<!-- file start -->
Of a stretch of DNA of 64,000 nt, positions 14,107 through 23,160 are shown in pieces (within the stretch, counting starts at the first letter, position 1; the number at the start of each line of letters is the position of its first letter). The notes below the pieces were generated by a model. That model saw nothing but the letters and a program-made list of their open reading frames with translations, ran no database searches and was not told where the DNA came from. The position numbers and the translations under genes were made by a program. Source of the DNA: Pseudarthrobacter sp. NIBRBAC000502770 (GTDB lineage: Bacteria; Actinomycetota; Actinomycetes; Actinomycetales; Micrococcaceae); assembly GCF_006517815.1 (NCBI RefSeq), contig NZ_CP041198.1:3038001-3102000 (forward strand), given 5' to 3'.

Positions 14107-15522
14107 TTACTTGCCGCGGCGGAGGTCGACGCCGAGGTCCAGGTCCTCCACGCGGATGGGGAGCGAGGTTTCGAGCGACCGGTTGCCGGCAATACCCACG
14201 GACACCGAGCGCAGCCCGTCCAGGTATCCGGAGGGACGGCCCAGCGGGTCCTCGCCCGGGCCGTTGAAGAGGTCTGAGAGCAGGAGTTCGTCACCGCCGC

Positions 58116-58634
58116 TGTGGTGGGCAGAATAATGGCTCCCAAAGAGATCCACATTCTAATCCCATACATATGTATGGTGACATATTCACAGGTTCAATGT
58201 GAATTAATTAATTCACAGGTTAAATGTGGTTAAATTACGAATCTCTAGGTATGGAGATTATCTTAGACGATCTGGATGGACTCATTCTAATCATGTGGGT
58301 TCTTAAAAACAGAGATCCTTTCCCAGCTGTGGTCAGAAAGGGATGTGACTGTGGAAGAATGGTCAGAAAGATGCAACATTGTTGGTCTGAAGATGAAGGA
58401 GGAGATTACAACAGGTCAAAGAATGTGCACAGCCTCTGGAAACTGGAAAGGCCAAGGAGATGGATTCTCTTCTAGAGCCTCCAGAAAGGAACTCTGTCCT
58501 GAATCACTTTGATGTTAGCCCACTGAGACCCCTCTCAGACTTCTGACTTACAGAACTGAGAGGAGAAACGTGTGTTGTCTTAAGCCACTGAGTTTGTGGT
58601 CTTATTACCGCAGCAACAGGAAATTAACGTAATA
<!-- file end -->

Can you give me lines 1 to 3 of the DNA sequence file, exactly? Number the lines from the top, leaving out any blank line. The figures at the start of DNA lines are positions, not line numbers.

Of a stretch of DNA of 64,000 nt, positions 14,107 through 23,160 are shown in pieces (within the stretch, counting starts at the first letter, position 1; the number at the start of each line of letters is the position of its first letter). The notes below the pieces were generated by a model. That model saw nothing but the letters and a program-made list of their open reading frames with translations, ran no database searches and was not told where the DNA came from. The position numbers and the translations under genes were made by a program. Source of the DNA: Pseudarthrobacter sp. NIBRBAC000502770 (GTDB lineage: Bacteria; Actinomycetota; Actinomycetes; Actinomycetales; Micrococcaceae); assembly GCF_006517815.1 (NCBI RefSeq), contig NZ_CP041198.1:3038001-3102000 (forward strand), given 5' to 3'.

Positions 14107-15522
14107 TTACTTGCCGCGGCGGAGGTCGACGCCGAGGTCCAGGTCCTCCACGCGGATGGGGAGCGAGGTTTCGAGCGACCGGTTGCCGGCAATACCCACG